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In this week's edition of Default Wisdom, we talk about managing our COVID-19 anxiety and overcoming our jealousy.
In this week’s edition of Default Wisdom, we talk about managing our COVID-19 anxiety and overcoming our jealousy.
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Managing your COVID-19 anxiety
How do you deal with the fact that there is a solution to end this crisis, but that the US is not equipped to do so? How do you deal with knowing this is our life for years to come?
When I was in my early twenties, I was terrified of drastic, near term climate change.
It wasn’t the kind of fear that elicited a “let’s get an EV and be more intentional about what we consume” reaction. It was a deep and visceral fear that shook me to my core. It’s not an exaggeration to say that I was an entirely different person.
Suddenly, everything felt like it was at the mercy of something that was completely out of my control. I couldn’t imagine a future, because the future I thought I was prepared for didn’t exist anymore.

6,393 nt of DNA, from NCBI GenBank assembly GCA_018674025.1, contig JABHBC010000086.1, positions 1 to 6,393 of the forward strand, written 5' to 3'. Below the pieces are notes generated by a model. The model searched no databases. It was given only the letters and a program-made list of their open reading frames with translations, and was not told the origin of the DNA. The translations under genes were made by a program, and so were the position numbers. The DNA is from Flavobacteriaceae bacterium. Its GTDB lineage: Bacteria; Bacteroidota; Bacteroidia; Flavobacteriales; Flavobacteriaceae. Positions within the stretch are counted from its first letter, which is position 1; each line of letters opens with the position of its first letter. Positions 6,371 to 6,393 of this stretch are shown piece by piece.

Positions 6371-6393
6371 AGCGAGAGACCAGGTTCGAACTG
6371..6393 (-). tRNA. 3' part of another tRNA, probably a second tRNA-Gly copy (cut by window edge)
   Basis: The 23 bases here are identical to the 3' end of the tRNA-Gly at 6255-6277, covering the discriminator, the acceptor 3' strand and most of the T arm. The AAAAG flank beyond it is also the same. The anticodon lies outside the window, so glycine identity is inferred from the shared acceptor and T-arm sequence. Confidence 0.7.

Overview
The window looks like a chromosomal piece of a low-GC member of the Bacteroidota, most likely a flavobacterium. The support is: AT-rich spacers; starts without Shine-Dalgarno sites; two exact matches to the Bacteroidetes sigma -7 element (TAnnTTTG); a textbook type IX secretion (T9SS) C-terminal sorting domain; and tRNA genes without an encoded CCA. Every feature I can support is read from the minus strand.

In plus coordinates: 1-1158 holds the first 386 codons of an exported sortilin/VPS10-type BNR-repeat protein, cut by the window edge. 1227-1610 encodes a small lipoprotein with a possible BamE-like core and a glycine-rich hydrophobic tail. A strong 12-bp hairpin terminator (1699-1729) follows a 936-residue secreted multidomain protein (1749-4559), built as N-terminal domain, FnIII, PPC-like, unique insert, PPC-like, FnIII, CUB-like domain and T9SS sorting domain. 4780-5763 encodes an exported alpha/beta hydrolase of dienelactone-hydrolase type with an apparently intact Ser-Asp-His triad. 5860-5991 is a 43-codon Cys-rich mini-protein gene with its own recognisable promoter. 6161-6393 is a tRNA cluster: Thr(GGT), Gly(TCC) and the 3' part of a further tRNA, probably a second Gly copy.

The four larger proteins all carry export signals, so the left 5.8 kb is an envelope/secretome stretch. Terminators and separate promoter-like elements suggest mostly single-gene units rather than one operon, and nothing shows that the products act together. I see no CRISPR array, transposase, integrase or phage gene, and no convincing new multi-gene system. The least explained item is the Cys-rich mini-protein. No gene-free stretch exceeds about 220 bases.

Then, one day, my ex-husband said to me, “If this is really what you think life is going to look like, how do we plan for it?”
I’d never considered that adaptation was a serious option, until we started talking about it like it was a tangible problem and not a nebulous threat.
Up until that point, it felt insurmountable. It felt like no matter what I did I’d have to surrender to a world that was inhospitable. That suffering was my only option.
So, we started talking about it like it was any other problem in our lives. How that manifested is another story for another day, but I will say this: building concrete adaptation skills and creating a plan made me feel less powerless.
I think, in a lot of ways, COVID-19 is similar to climate change. How you’re feeling might be similar to how I felt about it, too.
It’s real, it’s scary, it’s all-consuming. It touches all aspects of our lives, from the food to eat, to how we interact with our friends and family, to how we make a livelihood. And pertinently, there isn’t a lot we can do on the individual level.
We can, however, find a navigation route for ourselves and our communities. In fact, that’s the only thing you can do. You can’t change COVID and let’s be real, we can’t change our government’s response, at least not in a real way.
What we can change is ourselves, and hopefully, some of the people around us.
We’re dealing with serious problems right now, ones that should be solved at the institutional level. Now is the time to figure out what tools we need to survive, and what we need to harness those tools.
And on that note, if any readers know of reliable resources for people who are unemployed or need other kinds of support, shoot me an email or leave a comment below. I’ll include them in the next newsletter.